It wasn’t that long ago that I stood in this very pulpit and preached about the grit and determination of William Wilberforce, who after years of fighting in Parliament, saw the send of slavery in the British Empire just days before his death in 1833. It would seem that grit and determination are par for the course for those who seek to fight against grave injustices upon which the world economy rests, and so today the Church remembers yet another brave soul who did the best he could to spread the Gospel and overcome oppression in his era. Alexander Crummell was born a free African-American in New York City in 1819. He was educated in the Quaker-run New York African School along with several others of the leading African-American leaders in the 19th century.
After failing to receive admittance into the General Theological Seminary, Crummell read for orders under the tutelage of the Bishop of Massachusetts and was ordained a deacon in 1842 and priested in 1844. After a brief stint in Massachusetts he attempted to move to Philadelphia to seek more a favorable congregation. He was met there by my least favorite bishop in all of Church history, the Rt. Rev. Henry Ustick Onderdonk, who told him “I will receive you into this diocese on one condition: no Negro priest can sit in my church convention and no Negro church must ask for representation there.” Crummell paused for a moment and said, “I will never enter your diocese on such terms.” Seeing that the time was not right to be an African-American priest in the State, Crummell moved to England where he studied at Cambridge where he was sponsored in part by William Wilberforce and became the first black student to graduate from Cambridge University.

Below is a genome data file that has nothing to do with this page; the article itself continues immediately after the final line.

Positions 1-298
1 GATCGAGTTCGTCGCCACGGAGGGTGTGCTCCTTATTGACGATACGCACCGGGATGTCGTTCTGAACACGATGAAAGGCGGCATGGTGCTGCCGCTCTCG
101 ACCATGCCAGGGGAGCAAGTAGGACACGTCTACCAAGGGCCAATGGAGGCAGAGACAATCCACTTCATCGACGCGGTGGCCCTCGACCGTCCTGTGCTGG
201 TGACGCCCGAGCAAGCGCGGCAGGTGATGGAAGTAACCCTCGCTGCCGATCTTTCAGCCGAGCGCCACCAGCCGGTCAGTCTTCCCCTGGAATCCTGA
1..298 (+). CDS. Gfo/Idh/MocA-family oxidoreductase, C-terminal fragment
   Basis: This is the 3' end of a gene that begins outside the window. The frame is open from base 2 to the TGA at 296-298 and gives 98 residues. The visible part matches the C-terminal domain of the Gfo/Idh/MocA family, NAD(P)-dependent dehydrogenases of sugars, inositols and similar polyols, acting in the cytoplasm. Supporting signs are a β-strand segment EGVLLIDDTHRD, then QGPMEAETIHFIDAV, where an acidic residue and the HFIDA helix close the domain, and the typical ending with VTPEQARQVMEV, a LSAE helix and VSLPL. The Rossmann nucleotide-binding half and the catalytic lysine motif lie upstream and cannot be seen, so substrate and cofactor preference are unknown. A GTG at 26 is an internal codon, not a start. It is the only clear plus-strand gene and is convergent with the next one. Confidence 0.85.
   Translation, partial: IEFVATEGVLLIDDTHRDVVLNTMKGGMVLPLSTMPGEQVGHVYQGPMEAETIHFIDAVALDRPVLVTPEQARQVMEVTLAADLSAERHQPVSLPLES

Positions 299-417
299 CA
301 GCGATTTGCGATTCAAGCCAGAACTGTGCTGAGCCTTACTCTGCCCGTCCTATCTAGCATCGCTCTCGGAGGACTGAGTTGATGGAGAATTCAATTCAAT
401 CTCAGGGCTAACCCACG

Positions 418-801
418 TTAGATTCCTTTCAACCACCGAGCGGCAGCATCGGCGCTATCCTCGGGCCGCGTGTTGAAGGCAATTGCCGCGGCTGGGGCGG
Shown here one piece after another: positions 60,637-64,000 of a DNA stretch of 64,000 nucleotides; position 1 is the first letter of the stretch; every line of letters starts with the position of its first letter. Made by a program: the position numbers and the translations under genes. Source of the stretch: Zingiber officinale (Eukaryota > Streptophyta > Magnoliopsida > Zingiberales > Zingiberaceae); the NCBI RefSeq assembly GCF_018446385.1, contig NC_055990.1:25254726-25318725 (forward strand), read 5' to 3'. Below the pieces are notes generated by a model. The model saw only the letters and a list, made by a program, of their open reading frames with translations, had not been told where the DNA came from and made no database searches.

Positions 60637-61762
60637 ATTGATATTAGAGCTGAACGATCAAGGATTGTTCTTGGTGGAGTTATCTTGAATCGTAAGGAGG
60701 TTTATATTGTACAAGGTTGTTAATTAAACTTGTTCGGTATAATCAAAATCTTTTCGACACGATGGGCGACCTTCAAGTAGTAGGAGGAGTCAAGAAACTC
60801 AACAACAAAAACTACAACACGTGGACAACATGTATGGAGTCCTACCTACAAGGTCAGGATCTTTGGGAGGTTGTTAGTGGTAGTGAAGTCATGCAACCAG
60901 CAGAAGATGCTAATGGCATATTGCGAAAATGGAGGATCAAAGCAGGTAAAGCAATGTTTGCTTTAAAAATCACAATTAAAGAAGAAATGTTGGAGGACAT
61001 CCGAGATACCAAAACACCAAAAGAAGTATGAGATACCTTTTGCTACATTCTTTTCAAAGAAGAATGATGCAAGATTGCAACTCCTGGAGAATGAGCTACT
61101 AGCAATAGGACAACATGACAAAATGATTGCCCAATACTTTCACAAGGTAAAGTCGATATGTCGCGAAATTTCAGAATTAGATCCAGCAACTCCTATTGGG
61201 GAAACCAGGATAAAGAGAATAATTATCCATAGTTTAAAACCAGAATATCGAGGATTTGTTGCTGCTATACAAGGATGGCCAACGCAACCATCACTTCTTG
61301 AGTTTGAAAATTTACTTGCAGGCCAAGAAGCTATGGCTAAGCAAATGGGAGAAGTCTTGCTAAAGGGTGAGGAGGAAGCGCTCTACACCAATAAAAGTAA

History looks back on the plan to repatriate freed slaves in a colony called Liberia as the failed experiment of old, dead, colonialist white men. While it probably wasn’t the best idea to lump the children and grandchildren of men and women stolen from various tribes in Africa together in one land that was not their native home, the intent was good, and Alexander Crummell was a chief advocate for Liberia as an African Utopia where the best of European education and technology could mix with the best of African culture and be supported by a national Episcopal Church headed by an African Bishop with European training. Political opposition and a lack of funds meant that Crummell’s dream ultimately failed and he once again found himself living in the United States serving St. Mary’s Mission in Foggy Bottom and as “Missionary at Large to the Colored People” in Washington, DC. He spent the rest of his life working to develop independent black Episcopal congregations, like Saint Luke’s Church, DuPont Circle, a church not founded out of segregation from white congregations, but set up by blacks and for blacks.
Alexander Crummell was very much like the sower in the famous parable appointed for his Feast Day. He spread the seed of the Gospel everywhere he went by calling both Church and Country to leave behind its racist ways and move forward in respecting the dignity of every human being. As we are often reminded of on these types of Feast Days, the work of the Kingdom is not for the faint of heart. This day, we give thanks for the perseverance of the Rev. Dr. Alexander Crummell and his witness to us, even today, that racism is not of the Kingdom and not of God. Amen.